Southeastern Section - 60th Annual Meeting (23–25 March 2011)

Paper No. 1
Presentation Time: 8:00 AM


EULIE, Devon, Coastal Resources Management, Geological Sciences, & Institute for Coastal Science and Policy, East Carolina University, Greenville, NC 27858, WALSH, J.P., East Carolina University & UNC Coastal Studies Institute, Greenville, NC 27858 and CORBETT, Reide, Geological Sciences & Institute for Coastal Science and Policy, East Carolina University, Greenville, NC 27858,

Shoreline erosion has been recognized as a problem with important human and ecological ramifications (e.g., property and marsh loss) in coastal zones. Previous studies have typically focused on oceanfront shorelines; however the rate of shoreline erosion along protected mainland shorelines can exceed that of oceanfront areas. In the Albemarle-Pamlico Estuarine System (APES), prior research has focused on long-term changes in the estuarine shoreline. For example, work has shown the highest rates of shoreline erosion (from 1 m yr-1 to as high as 3 m yr-1) occur along the exposed sound areas and at the mouths of major sub-estuaries (e.g., Pamlico River mouth), and elsewhere rates are commonly 0.25 m yr-1. The goal of this research was to quantify changes in estuarine wetland shorelines over shorter time periods (months to a few years) and, associated with individual storm events.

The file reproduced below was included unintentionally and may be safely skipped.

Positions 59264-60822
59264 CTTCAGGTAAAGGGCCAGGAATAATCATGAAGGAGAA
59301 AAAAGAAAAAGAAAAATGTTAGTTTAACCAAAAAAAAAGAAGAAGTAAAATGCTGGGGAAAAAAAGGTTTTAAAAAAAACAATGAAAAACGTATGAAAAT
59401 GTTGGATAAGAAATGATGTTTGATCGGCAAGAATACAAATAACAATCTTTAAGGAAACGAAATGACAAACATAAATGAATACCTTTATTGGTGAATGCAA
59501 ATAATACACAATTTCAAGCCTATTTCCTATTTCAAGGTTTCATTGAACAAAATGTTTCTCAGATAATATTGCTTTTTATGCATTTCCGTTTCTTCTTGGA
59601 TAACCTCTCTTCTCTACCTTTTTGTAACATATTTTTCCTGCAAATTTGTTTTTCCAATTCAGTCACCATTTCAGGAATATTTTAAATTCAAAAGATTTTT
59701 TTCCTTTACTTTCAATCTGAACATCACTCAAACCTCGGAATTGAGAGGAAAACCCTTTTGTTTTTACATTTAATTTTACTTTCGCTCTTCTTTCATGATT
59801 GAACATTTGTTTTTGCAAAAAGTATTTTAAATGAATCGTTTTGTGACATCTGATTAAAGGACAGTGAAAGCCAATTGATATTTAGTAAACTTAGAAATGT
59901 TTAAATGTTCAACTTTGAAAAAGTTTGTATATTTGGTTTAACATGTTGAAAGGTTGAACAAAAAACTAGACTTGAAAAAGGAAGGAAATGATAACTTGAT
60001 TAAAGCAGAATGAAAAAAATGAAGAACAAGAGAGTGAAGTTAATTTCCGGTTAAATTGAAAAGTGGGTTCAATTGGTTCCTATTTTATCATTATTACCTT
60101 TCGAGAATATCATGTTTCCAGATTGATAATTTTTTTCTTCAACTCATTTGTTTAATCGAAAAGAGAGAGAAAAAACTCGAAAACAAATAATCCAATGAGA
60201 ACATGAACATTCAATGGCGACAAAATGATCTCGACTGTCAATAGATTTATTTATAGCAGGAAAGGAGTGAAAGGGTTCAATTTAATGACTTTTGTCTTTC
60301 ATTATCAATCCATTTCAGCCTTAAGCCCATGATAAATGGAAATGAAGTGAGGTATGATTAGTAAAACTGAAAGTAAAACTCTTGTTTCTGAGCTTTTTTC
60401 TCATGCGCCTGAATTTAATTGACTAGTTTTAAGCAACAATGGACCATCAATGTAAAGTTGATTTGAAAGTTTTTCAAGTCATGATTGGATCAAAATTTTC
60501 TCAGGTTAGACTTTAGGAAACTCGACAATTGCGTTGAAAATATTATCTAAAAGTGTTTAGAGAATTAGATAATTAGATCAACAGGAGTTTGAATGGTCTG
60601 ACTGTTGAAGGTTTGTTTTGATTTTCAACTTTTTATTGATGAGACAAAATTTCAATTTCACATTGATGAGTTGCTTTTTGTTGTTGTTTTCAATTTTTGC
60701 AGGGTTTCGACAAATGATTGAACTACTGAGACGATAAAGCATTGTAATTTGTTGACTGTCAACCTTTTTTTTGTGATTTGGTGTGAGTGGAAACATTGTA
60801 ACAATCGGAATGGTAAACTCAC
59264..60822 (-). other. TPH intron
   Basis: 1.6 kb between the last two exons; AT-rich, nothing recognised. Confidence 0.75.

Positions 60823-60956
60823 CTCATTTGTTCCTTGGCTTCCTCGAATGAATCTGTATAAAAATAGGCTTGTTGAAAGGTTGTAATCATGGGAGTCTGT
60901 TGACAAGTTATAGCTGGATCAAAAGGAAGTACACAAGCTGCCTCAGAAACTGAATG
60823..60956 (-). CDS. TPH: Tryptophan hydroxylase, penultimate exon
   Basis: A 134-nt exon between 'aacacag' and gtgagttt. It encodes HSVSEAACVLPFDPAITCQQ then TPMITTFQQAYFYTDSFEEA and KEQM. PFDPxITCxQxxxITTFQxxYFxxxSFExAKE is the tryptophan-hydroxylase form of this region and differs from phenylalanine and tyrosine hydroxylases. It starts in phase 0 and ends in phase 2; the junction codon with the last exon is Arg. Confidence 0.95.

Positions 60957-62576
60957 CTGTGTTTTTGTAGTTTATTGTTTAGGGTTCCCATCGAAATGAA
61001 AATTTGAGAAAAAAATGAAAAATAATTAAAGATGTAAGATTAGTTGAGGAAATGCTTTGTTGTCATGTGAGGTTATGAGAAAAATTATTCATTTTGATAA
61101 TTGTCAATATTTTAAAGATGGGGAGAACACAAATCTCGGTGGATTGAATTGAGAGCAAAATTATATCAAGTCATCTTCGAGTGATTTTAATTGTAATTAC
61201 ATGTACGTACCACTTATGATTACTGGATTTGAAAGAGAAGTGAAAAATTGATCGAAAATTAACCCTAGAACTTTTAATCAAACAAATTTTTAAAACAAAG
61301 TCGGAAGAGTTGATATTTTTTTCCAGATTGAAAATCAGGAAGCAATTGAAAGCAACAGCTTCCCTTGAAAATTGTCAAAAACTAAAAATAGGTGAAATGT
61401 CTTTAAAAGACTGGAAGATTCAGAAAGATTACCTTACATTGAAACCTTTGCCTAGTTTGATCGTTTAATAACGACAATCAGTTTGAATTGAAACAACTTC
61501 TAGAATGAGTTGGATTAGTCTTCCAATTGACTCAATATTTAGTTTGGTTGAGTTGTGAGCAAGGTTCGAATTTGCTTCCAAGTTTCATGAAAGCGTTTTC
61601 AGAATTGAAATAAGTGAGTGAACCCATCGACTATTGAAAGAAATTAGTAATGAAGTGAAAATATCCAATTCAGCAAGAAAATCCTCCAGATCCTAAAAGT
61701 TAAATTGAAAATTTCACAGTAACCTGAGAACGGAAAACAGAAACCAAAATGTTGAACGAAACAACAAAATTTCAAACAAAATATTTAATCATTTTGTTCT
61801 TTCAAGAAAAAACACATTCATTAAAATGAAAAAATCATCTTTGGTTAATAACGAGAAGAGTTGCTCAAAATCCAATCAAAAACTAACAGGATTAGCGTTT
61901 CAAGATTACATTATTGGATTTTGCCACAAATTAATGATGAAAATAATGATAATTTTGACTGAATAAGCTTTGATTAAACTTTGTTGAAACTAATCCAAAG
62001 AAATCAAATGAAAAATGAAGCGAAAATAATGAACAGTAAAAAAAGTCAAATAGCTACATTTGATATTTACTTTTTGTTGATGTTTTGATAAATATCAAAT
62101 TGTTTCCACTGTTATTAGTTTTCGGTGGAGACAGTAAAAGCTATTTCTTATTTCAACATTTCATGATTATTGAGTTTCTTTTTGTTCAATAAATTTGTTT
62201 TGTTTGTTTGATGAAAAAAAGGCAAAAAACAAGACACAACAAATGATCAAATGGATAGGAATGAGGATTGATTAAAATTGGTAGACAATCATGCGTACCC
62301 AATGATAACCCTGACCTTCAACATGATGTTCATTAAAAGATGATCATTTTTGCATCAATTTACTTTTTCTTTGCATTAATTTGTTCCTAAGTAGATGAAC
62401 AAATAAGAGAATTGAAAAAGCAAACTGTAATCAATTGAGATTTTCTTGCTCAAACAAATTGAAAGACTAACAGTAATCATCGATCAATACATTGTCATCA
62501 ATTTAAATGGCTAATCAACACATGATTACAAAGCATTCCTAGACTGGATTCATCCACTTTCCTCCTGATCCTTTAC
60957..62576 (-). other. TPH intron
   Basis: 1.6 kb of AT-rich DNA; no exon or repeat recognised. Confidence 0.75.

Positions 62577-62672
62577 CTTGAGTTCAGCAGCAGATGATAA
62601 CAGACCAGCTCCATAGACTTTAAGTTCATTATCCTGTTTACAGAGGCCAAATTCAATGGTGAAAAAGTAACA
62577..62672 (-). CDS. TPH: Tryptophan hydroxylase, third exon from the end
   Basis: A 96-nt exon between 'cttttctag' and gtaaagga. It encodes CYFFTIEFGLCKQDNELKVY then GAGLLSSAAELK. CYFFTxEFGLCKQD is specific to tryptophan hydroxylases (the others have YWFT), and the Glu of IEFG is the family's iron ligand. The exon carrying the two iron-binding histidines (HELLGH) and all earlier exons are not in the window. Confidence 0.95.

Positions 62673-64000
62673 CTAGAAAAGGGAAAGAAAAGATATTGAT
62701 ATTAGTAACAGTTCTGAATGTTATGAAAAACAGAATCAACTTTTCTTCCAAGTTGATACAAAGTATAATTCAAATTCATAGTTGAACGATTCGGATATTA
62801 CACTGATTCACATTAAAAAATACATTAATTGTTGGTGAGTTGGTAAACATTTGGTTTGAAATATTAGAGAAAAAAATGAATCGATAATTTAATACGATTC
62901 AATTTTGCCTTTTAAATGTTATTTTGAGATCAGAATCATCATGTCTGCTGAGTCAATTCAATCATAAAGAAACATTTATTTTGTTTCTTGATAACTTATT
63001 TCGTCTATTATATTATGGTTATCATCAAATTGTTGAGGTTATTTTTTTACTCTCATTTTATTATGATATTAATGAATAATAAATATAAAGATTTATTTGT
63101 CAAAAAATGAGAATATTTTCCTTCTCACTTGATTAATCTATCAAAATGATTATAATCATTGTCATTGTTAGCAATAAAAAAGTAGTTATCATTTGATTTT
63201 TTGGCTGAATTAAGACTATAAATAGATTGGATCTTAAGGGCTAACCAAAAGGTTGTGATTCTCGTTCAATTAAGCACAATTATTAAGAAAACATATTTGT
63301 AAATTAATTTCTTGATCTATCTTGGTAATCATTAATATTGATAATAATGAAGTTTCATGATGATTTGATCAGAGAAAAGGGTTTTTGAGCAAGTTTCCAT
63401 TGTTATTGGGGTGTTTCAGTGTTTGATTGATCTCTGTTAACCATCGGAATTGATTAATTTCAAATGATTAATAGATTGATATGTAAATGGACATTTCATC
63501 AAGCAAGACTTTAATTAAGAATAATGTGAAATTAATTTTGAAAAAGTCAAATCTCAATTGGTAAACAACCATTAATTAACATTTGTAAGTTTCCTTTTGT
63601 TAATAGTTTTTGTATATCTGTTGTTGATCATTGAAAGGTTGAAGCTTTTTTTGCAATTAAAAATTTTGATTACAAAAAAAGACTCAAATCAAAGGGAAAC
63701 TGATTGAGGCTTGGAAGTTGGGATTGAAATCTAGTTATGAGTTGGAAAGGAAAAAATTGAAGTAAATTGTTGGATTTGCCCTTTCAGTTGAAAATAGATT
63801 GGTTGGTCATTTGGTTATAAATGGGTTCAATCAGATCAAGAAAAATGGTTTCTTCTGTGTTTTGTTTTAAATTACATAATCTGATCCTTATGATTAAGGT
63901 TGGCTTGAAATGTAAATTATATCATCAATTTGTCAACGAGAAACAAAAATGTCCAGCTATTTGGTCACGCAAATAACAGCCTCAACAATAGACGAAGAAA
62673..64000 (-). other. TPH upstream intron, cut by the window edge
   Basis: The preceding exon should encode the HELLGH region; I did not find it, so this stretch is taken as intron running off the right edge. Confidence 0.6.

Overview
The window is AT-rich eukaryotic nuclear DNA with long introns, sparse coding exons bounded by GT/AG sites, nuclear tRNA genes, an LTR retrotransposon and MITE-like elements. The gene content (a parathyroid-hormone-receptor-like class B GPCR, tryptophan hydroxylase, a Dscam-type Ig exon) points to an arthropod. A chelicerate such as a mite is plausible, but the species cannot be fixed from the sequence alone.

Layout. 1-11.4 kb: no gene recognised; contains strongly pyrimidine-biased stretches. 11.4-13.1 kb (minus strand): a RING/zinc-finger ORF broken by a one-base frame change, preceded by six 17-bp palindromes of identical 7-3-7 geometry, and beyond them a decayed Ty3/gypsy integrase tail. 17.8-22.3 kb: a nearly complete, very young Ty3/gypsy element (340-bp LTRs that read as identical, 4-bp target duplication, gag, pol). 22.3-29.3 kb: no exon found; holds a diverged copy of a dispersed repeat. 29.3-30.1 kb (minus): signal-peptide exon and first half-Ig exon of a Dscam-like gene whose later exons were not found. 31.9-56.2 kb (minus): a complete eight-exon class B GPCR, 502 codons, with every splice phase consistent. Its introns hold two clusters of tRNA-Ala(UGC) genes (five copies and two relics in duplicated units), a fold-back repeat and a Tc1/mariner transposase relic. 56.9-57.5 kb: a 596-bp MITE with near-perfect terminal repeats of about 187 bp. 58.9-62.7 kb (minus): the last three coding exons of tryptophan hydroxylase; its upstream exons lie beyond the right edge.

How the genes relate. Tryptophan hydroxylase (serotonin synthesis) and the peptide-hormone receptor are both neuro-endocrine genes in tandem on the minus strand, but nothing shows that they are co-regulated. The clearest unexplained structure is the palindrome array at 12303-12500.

Five wetland sites were chosen across the APES to represent a range of wetland types and locations. These sites were digitized using the most recent set of North Carolina State aerial photography according to a methodology established by the North Carolina Division of Coastal Management. To determine an accurate current shoreline position in the field, each site was surveyed during early summer 2010 using an RTK-GPS. Sites were reoccupied on a bi-monthly basis from August 2010 to February 2011 and following storm events. A Balloon Aerial Photography System was also employed to image the shoreline. Shoreline change was analyzed for each time-step and methodology (RTK, Balloon System, and on-screen digitizing). Rates of shoreline erosion for the sites were found to be similar to previous work. RTK-GPS survey following a single storm event, Hurricane Earl, which passed within 100 miles of the study area, had similar rates of shoreline erosion. Accretion was locally measured at several of the study sites during bi-monthly surveys, but generally, net erosion is dominating the change and slow stay erosion from regular wave action appears to be controlling change based on this preliminary dataset.